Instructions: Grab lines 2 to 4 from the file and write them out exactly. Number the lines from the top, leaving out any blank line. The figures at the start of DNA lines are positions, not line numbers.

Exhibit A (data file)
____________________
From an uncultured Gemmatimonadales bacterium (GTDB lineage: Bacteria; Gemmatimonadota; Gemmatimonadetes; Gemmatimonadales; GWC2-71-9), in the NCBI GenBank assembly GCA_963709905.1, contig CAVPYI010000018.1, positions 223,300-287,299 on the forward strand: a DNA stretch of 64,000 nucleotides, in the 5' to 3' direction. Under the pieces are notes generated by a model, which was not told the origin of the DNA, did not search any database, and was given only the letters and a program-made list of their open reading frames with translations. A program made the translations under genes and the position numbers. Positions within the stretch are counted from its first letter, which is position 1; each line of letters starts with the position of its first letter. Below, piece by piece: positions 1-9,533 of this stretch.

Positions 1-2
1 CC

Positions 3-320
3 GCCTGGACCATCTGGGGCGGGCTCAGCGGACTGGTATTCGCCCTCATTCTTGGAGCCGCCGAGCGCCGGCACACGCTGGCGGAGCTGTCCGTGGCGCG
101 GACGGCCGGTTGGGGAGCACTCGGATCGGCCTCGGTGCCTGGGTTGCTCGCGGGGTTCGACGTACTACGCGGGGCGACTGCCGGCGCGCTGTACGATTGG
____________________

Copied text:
Positions 1-2
1 CC

Positions 3-320